Appeared in Studia Logica, Volume 60, Number 3, May 1998, pp. 387-420(34)

Modal Logic and Set Theory: a Set-Theoretic Interpretation of Modal Logic

Giovanna D’Agostino, Angelo Montanari, and Alberto Policriti

In this paper, we describe a novel set-theoretic interpretation of modal logic and show how it allows us to build promising bridges between modal deduction and set -theoretic reasoning. More specifically, we describe a translation technique that maps modal formulae into set-theoretic terms, thus making it possible to successfully exploit derivability in first-order set theories to implement derivability in modal logic.

Appeared in JFAK, a collection of essays dedicated to Johan van Benthem on the occasion of his 50th birthday, on June 12, 1999 (Edited by Jelle Gerbrandy et al.)

Posted by Tony Marmo at 00:01 BST
Updated: Saturday, 10 June 2006 03:38 BST
Monday, 5 June 2006


On Aristotle and Baldness- Topic, Reference, Presupposition, and Negation

By Johan Brandtler

This paper is a contribution to the never settled debate on reference, negation and presupposition of existence in the linguistic/philosophical literature. Based on Swedish and English data, the discussion is an attempt to present a unified account of the opposing views put forward in the works of Aristotle, Frege (1892), Russell (1905) and Strawson (1950). The starting point is the observed asymmetry in Swedish (and English) that negation may precede a quantified subject NP in the first position, but not a definite subject NP or a proper name. This asymmetry is argued to be due to semantic, rather than syntactic, restrictions. In the model proposed here, negating a topic NP affects the “topic selection”. This is allowed with quantified NPs, since negating a quantifier leads only to a modification of the topic selection. For definite/generic subject NPs this cannot be allowed, since negating a definite NP equals cancelling the topic selection. This leads to a ‘crash’ at the semantic level.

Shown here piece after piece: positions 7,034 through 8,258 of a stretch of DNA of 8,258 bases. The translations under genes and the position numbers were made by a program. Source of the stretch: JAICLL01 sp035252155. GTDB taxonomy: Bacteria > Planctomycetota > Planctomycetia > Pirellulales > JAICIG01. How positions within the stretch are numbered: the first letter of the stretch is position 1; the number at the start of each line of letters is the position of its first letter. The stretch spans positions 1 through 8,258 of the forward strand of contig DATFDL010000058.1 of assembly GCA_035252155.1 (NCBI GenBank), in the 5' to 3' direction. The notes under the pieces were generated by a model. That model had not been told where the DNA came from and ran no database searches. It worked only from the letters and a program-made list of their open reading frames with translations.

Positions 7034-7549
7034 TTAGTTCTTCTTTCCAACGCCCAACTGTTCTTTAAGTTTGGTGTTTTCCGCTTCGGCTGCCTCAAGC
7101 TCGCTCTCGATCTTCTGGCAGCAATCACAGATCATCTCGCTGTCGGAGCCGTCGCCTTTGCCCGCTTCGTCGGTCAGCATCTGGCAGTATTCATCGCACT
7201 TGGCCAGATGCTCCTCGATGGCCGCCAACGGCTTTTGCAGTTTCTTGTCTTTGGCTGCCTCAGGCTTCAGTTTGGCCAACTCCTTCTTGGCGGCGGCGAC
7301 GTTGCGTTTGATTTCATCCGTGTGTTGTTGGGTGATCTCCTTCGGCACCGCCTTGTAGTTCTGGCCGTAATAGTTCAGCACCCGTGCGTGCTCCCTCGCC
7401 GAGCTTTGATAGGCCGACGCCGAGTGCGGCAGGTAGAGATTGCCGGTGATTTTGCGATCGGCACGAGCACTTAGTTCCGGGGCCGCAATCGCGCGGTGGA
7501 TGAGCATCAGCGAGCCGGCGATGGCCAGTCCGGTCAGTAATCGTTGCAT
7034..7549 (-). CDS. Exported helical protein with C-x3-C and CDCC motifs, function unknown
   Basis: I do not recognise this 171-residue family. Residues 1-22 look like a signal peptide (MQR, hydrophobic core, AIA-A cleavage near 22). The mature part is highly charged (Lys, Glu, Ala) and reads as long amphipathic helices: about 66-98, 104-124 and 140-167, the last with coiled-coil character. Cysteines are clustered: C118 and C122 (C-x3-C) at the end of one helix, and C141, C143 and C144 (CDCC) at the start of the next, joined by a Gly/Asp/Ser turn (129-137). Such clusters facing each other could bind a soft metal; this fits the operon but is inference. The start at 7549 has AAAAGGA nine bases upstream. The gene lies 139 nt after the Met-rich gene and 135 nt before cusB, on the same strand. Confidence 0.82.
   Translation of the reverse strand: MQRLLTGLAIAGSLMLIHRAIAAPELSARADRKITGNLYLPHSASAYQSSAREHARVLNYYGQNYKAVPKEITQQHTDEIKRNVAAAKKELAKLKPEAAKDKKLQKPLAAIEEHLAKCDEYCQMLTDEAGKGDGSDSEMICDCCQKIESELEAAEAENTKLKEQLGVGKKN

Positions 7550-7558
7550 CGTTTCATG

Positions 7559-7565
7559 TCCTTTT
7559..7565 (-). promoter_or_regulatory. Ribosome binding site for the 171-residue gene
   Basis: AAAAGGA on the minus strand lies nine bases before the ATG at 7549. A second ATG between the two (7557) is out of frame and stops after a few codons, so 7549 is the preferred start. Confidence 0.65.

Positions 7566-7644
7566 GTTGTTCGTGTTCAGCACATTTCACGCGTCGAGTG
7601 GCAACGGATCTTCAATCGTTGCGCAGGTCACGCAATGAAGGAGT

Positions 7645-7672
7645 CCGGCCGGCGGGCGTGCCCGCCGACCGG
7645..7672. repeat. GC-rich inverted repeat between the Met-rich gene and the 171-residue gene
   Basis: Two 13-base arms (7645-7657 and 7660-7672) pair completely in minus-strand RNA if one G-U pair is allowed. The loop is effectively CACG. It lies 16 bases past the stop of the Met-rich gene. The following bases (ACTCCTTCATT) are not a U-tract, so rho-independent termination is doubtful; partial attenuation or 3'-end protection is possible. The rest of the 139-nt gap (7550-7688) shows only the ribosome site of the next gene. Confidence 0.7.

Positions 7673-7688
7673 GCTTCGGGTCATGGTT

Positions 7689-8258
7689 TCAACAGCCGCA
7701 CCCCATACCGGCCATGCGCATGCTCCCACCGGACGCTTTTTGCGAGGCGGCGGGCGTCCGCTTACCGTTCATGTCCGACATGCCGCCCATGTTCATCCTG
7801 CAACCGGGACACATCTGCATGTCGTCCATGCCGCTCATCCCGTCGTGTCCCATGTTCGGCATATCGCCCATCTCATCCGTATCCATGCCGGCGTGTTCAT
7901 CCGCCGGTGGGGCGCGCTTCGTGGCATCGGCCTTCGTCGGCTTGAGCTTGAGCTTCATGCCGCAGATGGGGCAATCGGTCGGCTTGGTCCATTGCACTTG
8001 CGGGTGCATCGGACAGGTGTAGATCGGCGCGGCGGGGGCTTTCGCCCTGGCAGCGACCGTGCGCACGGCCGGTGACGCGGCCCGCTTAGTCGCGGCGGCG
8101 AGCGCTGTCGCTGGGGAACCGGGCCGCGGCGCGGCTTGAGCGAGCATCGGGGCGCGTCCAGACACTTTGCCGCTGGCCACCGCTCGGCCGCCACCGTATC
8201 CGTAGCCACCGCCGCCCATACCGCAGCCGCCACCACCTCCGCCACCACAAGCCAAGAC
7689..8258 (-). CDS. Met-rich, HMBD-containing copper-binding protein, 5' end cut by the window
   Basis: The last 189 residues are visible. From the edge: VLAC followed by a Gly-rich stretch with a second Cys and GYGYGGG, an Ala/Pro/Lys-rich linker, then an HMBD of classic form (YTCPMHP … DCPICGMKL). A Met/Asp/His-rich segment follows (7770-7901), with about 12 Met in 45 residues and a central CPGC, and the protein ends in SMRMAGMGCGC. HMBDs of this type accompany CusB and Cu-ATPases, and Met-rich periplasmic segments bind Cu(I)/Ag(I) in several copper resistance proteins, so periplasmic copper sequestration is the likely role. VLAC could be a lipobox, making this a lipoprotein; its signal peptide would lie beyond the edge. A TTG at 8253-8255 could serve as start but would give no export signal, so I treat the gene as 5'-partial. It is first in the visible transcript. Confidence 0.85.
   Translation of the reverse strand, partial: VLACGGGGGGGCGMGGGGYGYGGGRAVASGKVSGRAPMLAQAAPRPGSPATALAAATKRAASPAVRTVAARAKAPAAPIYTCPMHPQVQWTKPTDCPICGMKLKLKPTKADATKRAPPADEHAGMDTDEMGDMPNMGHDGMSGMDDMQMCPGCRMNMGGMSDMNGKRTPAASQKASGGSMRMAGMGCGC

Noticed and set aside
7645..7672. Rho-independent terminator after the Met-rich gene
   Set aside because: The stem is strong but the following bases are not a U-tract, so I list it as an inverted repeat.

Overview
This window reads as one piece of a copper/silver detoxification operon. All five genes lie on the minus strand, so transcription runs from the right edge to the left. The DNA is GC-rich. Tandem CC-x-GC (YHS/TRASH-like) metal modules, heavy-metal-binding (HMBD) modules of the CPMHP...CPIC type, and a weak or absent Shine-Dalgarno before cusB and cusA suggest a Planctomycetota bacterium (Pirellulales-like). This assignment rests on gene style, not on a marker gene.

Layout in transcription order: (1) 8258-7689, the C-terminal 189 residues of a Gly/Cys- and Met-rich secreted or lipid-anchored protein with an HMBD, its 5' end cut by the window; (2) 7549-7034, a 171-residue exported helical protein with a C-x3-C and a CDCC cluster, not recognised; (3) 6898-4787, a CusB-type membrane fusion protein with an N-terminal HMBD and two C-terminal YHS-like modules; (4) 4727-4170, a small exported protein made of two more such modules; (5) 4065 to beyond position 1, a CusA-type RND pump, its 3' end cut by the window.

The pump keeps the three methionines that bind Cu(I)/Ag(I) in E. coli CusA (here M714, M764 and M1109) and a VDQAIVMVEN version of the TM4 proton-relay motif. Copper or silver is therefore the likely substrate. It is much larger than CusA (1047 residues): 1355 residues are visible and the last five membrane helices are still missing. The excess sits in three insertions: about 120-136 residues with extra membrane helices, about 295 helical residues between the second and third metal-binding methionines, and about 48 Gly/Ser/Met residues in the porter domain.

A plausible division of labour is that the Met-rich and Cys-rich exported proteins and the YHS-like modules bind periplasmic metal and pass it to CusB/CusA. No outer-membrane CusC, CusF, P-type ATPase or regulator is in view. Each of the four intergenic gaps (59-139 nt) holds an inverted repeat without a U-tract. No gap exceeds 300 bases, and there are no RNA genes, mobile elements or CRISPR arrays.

keywords: negation, presupposition, reference, topic, aristotle, frege, russell, strawson, quantifiers, semantics

Published in: Working Papers in Scandinavian Syntax, volume 77 (2006), 177-204. Lund University, Sweden.

Source: LingBuzz/000281

Posted by Tony Marmo at 18:32 BST
Thursday, 25 May 2006

Topic: Ontology&possible worlds

Eventism and Pointism

By Zdzislaw Augustynek

The domain of contemporary physics consists of two different classes of objects:
a) physical objects ? point events (shortly ? events), elementary particles (and their aggregates), and fields;
b) spatio-temporal objects ? space-time points (shortly ? points), moments, space points, and their corresponding sets: space-time, time and physical space.

If objects of some kind (physical or spatio-temporal) are treated as individuals, i.e. nonsets, then it is possible to define the remaining kinds of objects from both above-mentioned classes. In this way one can construct two alternative monistic ontologies of physics: eventism founded on events, and pointism founded on points. It is also possible to establish a dualistic ontology of physics, based both on events and points treated as individuals.